It’s been years since I took a serious run at handwritten notes on the iPad. However, that changed with my recent experiments with the Boox Tab Ultra, which led me back to the benefits of jotting down handwritten notes as a quick capture system while I work. That’s why Aspropad’s new Rock Paper Pencil bundle of a nano-textured iPad screen protector and replacement Apple Pencil tips that mimic the feel of paper caught my eye. I’ve had bad luck with screen covers that feel like paper in the past, but as I’ll explain below, Astropad has created a unique package that offers the closest experience to writing or drawing on paper that I’ve ever tried while also being easy to use.

The out-of-the-box writing and drawing on an iPad is a mixed bag. The Pencil hardware’s sensors, combined with the iPad’s excellent screen, make it feel like you’re actually inking the surface of the iPad. However, one detail gets in the way of the experience for a lot of people; it’s not like writing on paper.

The trouble is with the iPad’s slick glass surface and the Apple Pencil’s smooth, plastic tip. They work in perfect harmony with iPadOS, but for many people, whether they’re taking notes or sketching, the plastic on glass feels unnatural compared to paper.

I’ve always been a more aspirational Apple Pencil user than an actual user of the device. I’ve dabbled with taking handwritten notes in apps like Goodnotes and doodled in Procreate and other apps ever since the iPad debuted, but that’s a tiny sliver of what I do on an iPad.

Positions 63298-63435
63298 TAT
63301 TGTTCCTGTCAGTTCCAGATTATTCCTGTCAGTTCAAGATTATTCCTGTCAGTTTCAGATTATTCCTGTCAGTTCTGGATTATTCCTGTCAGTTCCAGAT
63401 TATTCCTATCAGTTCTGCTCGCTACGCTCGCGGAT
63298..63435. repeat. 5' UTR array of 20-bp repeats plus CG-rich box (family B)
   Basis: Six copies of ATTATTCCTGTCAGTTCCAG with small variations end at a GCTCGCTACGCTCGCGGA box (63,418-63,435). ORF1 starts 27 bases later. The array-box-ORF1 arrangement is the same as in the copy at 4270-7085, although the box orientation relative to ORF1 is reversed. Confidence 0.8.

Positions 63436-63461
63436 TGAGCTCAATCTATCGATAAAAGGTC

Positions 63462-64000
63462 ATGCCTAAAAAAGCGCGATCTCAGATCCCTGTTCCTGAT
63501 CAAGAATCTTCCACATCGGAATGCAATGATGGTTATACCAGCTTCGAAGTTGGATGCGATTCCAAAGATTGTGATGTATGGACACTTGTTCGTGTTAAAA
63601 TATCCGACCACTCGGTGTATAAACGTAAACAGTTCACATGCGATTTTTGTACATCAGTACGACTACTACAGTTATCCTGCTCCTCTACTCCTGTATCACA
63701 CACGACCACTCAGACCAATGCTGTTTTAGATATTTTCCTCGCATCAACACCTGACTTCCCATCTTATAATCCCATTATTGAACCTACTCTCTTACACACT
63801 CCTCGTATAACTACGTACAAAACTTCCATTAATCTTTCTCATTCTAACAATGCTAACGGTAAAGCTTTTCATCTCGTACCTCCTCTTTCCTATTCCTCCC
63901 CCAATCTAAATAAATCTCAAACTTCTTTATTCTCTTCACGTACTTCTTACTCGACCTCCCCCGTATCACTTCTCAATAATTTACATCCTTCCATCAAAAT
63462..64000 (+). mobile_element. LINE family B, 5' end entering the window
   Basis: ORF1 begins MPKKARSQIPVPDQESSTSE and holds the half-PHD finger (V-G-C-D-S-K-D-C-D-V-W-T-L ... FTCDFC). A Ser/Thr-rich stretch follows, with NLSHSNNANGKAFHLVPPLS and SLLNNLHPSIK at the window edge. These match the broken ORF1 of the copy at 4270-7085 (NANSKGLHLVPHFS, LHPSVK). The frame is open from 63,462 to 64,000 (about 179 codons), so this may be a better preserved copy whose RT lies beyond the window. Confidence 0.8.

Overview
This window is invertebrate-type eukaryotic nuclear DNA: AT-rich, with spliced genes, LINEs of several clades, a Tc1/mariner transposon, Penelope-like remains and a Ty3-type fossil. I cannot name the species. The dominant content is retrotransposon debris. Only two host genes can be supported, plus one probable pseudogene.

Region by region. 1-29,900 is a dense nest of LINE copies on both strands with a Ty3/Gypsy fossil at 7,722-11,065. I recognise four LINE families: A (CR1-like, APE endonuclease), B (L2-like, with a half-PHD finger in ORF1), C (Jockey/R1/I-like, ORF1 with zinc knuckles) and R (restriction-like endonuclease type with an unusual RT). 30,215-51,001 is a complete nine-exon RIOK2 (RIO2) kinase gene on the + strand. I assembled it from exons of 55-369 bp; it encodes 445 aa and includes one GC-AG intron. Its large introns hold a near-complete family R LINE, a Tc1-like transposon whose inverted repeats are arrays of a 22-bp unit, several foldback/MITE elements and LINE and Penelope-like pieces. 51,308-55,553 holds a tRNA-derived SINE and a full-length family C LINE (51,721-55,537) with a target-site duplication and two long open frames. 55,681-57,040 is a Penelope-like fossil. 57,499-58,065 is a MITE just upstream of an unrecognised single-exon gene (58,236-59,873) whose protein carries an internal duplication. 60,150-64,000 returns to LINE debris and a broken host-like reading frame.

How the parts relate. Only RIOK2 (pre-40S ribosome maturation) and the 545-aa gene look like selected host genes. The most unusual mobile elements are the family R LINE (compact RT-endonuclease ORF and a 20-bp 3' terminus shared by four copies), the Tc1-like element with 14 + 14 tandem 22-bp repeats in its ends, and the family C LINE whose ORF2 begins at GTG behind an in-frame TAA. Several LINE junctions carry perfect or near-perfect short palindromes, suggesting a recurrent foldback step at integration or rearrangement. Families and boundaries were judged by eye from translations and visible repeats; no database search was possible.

Exploring Rock Paper Pencil with Apple’s Freeform app.

Recently, however, I’ve been drawn back to the Apple Pencil by the Boox Tab Ultra, of all things. My experiments with the Tab Ultra, which I explained on AppStories, have been driven in no small part by the fact that the iPad Pro has remained largely untouched for five years.

My Boox experiment is ongoing and started as an alternative research and writing device. Lately, though, I’ve taken the experiment a step further by setting the tablet up on a DraftTable V2 by Elevation Lab for taking handwritten notes as I work. It’s not something I do every day, but it’s a nice way to quickly capture thoughts without switching to another app that might distract me from whatever I’m in the middle of doing.

The Boox has the advantage of great battery life, but the iPad has system-wide support for Scribble and apps like Notes and Freeform that work with the Apple Pencil. So when I saw Astropad had developed a special Apple Pencil tip that mimics a ballpoint pen that works with its screen cover that’s designed to feel like paper, I knew I had to try it.

The Rock Paper Pencil folio for storing the screen protector when it’s not in use is built to last.

Rock Paper Pencil’s design is excellent right down to its packaging that opens like a book to reveal the screen cover, a sturdy folio for storing it, and two Pencil tips. The experience of setting Astropad’s system up couldn’t be easier either. Its screen cover attaches to the iPad with magnetic strips that attach along the long side of the iPad. Just line things up, place the screen on your iPad, and you’re finished. There aren’t any bubbles under the cover to smooth out or anxiety about ruining the cover if you get it lined up wrong and have to try again because the cover is as easy to take off as it is to apply. That’s a big deal because it’s not true of many other iPad screen covers that imitate paper.

The screen protector connects to the iPad with magnetic strips.